Give Your Mind a Log: Tame Anxiety by Writing

Janice Lane Palko has been a writer for more than 20 years working as an editor, columnist, freelance writer, teacher, lecturer, and novelist. She is currently the executive editor for both Northern Connection and Pittsburgh Fifty-Five Plus magazines and the lead writer for the website She has had numerous articles published in publications such as The Reader’s Digest, Guideposts for Teens, Woman’s World, The Christian Science Monitor, The Pittsburgh Post-Gazette, and St. Anthony Messenger. Her work has also been featured in the books A Cup of Comfort for Inspiration, A Cup of Comfort for Expectant Mothers, and Chicken Soup for the Single’s Soul. In addition to penning the award-winning romantic suspense Most Highly Favored Daughter, she has also written the romantic suspense, Cape Cursed; the Christmas novel, A Shepherd's Song; and the romantic comedy, St. Anne's Day. Our Lady of the Roses, a spinoff from St. Anne's Day, will be released shortly.

I am a reformed worrier. Oh, I still have those times when frightening thoughts take my mind captive, casting me into an abyss of worst-case scenarios, but those instances have lessened thanks to writing. If you are a worrier, writing may help your worried mind too.

Born with a vivid imagination, I could take a mole hill of a worry and turn it into a black diamond ski slope. Once as a I child, I thought I had a tumor in my throat when a clump of peanut butter got stuck. While getting ready for school during first grade, I threw up in my shoe over fear that I would forget the number of my school bus.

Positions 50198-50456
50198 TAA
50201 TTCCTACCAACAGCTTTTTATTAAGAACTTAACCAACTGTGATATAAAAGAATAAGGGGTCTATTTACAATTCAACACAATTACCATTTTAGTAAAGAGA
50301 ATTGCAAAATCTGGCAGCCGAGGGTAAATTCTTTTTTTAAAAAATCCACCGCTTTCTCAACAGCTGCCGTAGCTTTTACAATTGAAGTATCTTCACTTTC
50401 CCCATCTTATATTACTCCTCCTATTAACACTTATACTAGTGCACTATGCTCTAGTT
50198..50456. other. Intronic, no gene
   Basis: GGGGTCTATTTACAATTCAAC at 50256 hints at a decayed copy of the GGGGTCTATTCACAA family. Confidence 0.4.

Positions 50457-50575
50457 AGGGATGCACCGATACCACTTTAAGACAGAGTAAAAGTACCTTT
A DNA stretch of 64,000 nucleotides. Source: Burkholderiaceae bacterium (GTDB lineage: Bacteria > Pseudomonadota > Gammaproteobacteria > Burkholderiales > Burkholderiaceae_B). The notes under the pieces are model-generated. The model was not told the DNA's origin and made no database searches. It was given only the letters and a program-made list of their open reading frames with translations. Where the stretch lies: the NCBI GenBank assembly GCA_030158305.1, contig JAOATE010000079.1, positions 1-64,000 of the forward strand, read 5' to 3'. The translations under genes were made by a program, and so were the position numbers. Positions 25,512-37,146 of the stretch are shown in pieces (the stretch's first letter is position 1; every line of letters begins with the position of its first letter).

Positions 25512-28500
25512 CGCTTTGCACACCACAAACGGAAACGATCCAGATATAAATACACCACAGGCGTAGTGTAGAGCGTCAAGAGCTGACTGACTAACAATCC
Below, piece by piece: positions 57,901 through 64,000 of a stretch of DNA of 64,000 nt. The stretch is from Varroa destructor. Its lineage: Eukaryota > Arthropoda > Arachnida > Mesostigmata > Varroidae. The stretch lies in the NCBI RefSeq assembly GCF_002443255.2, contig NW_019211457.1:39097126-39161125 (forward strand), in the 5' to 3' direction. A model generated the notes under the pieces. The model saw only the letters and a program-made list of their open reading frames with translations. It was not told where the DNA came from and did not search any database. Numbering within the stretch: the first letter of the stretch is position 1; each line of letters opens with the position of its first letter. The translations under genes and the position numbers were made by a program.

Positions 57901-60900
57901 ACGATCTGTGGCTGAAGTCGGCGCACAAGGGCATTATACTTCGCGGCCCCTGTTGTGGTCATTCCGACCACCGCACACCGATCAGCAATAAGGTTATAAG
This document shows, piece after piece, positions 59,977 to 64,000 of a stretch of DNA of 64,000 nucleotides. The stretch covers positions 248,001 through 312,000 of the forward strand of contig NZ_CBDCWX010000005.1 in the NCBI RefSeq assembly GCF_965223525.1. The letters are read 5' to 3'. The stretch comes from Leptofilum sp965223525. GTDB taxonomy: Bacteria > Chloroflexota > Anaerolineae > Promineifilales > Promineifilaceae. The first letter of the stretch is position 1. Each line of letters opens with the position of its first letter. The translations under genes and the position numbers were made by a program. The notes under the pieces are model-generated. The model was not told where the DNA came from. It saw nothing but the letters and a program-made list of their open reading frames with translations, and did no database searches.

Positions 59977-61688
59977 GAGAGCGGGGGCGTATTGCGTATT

When my mother asked me, “Well, what is the number?”

I replied, “26.”

“See, you know it she said.”

“But what if I forget it?” I wailed.

I was that way for many years, always wondering: What if?

For instance, if I’d hear a report on the news—let’s say a carjacking—in my mind, I could picture myself at the mall being accosted by a masked assailant, forced into car at gunpoint, and tearfully begging the attacker to please take me but to leave my baby. At the time, I didn’t even have a baby! Just the same, the images I created in my mind made my heart pound and my palms sweat, inducing a panic attack. I did that quite often, making myself the protagonist in every drama until I learned to channel my runaway mind by writing.

What if? Those two little words are very powerful. They are a writer’s greatest tool for creating vivid stories, or they are the worrier’s starting gun for setting off a racing mind. Through many anguishing days, I’ve learned to stop tormenting myself with those words and have instead employed them as the kindling for stories where I could create catastrophic circumstances for characters—all for fun and profit!

While taking a meditation class one time, the instructor told us that in India elephants are often given a log to carry in their trunk to keep them from using that trunk to lash out when being paraded down a street. Our mind is like that elephant. If left unoccupied, it tends to wander and go out of control. However, if you give your mind the task of imagining a scene, it will take the focus from you and your worries and home in on creating a story for a character.

My suggestion for you if you are a worrier, the next time you feel your mind ramping up for an all-out anxiety attack, maybe grab a pen and paper or head to the laptop and don’t make yourself the lead character in your mental play, but instead create a scene for a fictional character.

Who knows you may hit upon the seed for a bestseller. You have nothing to lose—only your peace of mind.

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